In 1972, RAND Corporation engineer Robert M. Salter published a paper describing a mode of transportation in which vehicles float on an electromagnetic field as they travel at speeds comparable to aircraft through air-evacuated tunnels. Salter envisioned a national subway system that would whisk passengers from San Diego to Seattle, from Los Angeles to New York City, and on routes branching out from Minnesota to New Orleans.
If this sounds familiar, it is.
Salter’s Very High Speed Transit concept bears a firm resemblance to the Hyperloop that billionaire Elon Musk floated five years ago, boldly proclaiming that vacuum-tube transport could become humanity’s “fifth mode of transport” after planes, trains, automobiles and ships.
As with much of what the co-founder of Tesla and SpaceX has proposed over the years, investors have taken notice. At least three multimillion-dollar startups have emerged -- Hyperloop One, Hyperloop Transportation Technologies and TransPod -- to try to make Musk’s tube-based transportation blueprint a reality.
So if the pneumatic-tube transport idea is old and technologically viable (if also an immense engineering challenge), then why is there so much renewed interest?
The answer may simply be because Musk proposed it.
Whether it’s his plan to seed the world with electric cars, solar panels and battery storage systems, or send settlers to Mars, the billionaire futurist’s steady stream of ideas has helped him garner a following that could easily be described as religious.
He’s not the only adored CEO tooling around the Bay Area, but Musk has been particularly successful in fostering a cult-like following similar to the one bestowed upon the late co-founder of Apple, Steve Jobs.
“We see this all of the time in religions,” Benjamin Zeller, associate professor of religion at Lake Forest College, told Salon. “[Musk] has an ability to become associated with exciting ideas in which he becomes the spokesman for those ideas. People see these leaders as the personification of their ambitions, goals, hopes and desires.”
Zeller, who wrote about the cult of Apple shortly after Jobs’ death in 2011, says that the tech industry is particularly prone to creating these cults of personality because technology is perceived to offer solutions to many of the world’s problems. One could draw biblical comparisons: that renewable energy will rescue us from the great flood of global warming or that Mars could someday offer humanity an exodus from a dying planet.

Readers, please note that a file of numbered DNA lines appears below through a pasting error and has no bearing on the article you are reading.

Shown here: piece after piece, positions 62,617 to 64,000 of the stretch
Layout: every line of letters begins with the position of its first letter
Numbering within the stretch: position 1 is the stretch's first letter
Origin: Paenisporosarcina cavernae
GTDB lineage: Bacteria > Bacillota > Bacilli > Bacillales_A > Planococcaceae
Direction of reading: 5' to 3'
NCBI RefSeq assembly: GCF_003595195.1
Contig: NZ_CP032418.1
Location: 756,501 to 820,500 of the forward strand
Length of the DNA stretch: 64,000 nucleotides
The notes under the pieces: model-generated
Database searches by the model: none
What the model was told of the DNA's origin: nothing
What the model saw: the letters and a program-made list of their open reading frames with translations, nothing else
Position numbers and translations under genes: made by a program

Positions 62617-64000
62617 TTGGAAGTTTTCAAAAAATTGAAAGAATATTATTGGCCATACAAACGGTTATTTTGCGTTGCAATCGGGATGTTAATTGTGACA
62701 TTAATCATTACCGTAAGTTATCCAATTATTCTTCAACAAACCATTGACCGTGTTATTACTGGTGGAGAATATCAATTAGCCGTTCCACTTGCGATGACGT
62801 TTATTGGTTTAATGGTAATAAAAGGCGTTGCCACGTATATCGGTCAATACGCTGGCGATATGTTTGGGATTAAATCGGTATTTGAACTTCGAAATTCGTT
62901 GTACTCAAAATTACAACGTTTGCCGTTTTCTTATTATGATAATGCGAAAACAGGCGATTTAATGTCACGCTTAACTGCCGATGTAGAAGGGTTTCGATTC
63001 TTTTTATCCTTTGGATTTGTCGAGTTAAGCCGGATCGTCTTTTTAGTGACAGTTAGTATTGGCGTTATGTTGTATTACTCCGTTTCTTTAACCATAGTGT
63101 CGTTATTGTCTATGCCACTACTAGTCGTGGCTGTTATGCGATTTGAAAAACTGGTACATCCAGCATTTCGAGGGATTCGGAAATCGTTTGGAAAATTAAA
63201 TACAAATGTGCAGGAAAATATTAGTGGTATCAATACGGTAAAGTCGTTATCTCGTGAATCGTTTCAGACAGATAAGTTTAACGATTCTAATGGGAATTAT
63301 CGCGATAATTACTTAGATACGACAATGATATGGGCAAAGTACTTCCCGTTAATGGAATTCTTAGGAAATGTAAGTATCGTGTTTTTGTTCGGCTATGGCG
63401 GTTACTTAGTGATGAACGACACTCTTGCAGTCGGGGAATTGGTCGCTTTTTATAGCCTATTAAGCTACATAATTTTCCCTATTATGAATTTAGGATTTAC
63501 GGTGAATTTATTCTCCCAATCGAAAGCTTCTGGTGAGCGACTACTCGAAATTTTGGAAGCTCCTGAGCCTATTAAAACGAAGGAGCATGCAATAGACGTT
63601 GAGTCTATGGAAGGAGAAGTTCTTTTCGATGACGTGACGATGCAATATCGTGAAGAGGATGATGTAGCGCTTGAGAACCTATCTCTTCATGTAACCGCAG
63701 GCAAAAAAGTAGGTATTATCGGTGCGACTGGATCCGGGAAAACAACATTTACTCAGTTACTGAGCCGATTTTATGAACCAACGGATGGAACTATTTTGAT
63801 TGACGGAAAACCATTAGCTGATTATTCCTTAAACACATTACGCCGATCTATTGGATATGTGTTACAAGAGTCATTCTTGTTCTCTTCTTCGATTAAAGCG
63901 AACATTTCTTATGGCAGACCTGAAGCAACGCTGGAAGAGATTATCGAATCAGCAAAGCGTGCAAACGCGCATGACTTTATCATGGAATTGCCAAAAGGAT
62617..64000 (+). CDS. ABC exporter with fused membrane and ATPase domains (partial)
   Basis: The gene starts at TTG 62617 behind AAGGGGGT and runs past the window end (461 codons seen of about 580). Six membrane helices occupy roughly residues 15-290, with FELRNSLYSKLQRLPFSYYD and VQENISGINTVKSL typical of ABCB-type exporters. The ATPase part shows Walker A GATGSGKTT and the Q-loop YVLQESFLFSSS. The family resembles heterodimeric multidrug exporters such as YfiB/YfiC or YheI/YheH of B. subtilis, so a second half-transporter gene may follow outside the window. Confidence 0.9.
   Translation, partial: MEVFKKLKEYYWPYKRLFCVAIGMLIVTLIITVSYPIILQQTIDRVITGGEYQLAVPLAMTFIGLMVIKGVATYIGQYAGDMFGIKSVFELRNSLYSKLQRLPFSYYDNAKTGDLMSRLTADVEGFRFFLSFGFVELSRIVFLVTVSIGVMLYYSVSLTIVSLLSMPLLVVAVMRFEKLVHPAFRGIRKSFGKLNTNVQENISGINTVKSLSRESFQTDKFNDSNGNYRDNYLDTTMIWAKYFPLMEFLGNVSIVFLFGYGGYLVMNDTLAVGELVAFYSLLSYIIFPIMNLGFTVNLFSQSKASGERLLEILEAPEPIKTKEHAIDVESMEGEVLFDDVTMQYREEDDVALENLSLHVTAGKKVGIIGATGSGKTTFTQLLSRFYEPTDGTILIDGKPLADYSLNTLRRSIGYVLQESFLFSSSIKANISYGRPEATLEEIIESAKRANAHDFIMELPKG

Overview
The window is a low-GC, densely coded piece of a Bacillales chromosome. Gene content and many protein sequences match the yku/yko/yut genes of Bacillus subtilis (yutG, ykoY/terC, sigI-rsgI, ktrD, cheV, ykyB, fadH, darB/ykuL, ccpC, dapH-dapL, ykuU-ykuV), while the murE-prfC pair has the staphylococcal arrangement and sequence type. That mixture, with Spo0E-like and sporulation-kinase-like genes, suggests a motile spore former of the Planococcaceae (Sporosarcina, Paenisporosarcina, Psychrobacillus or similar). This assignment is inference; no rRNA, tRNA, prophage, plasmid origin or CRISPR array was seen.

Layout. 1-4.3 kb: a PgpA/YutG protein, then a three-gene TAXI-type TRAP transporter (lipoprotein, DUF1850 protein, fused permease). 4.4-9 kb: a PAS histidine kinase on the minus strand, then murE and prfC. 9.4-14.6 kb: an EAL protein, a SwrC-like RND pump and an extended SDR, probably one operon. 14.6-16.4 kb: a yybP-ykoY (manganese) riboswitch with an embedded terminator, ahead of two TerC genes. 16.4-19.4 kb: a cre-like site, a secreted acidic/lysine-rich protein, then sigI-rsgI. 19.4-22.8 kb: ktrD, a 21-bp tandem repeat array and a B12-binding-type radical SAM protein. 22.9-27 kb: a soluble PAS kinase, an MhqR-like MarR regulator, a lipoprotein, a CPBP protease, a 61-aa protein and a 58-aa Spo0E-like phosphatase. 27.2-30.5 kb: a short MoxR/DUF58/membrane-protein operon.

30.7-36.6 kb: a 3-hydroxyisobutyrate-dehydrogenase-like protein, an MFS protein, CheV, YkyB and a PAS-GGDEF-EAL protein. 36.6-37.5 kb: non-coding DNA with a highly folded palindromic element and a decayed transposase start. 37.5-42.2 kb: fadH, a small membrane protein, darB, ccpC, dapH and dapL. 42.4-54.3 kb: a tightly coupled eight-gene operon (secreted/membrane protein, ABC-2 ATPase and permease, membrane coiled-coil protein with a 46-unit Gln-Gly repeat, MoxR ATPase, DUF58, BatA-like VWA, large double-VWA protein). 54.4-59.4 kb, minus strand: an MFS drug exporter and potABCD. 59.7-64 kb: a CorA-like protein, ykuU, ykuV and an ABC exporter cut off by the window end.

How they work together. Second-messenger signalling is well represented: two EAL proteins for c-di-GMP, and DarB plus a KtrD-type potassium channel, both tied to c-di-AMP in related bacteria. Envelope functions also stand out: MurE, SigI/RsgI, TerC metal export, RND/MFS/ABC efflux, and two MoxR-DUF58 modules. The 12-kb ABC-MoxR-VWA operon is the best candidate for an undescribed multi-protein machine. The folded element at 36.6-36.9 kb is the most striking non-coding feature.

“Also, technology can sometimes seem like magic,” Zeller said. “It’s something beyond our mortal understanding.”
And Silicon Valley is not short on these Silicon prophets who profess to be disrupting convention and making the world a better place for everyone.
There’s Rob Rhinehart, founder of the food-substitute beverage Soylent, who’s selling the idea of a more efficient way to deliver nutrients to the body. Uber founder Travis Kalanick wants to take over the global taxi and livery industry with robotic cars. Zappos CEO Tony Hsieh has built his reputation around radically reinventing the workplace and urban living. There are fallen angels, too, like Theranos founder Elizabeth Holmes, once the darling of hedge fund investors for her (since disastrously failed) attempt to diagnose a range of diseases from one drop of blood.
Charismatic leaders, whether they’re Silicon Valley billionaires, presidents, or the heads of actual cults, carefully craft their charisma, says Zeller. We know from court documents, for example, that Musk himself has gotten upset when the “difficult to control” media is perceived as downplaying his role at Tesla.
Benjamin Hermalin, vice provost for the faculty at the University of California, Berkeley, who has studied charismatic corporate leadership, says the benefit of having a charismatic visionary at the head of a company is that it inspires its employees be more committed and work harder for the company. But on the downside, he says, “household-name” CEOs can sometimes be more interested in boosting their own personal brand over that of their companies.
“Because everyone has flaws or makes mistakes, there is liability if the CEO falters,” Hermalin said in an email to Salon. “Any scandal or misstep will rebound more on such a company (its sales, etc.) than for one led by a bland CEO who isn't a household name.”
Hermalin says he suspects the charismatic CEO is more valuable to startups than to established companies. Tesla benefits from having an outspoken showman like Musk at the helm, because the company needs to maintain the interest of investors, employees and the public as it tries to become an established and profitable company.
“A charismatic leader can help with that ‘gospel,’” Hermalin said.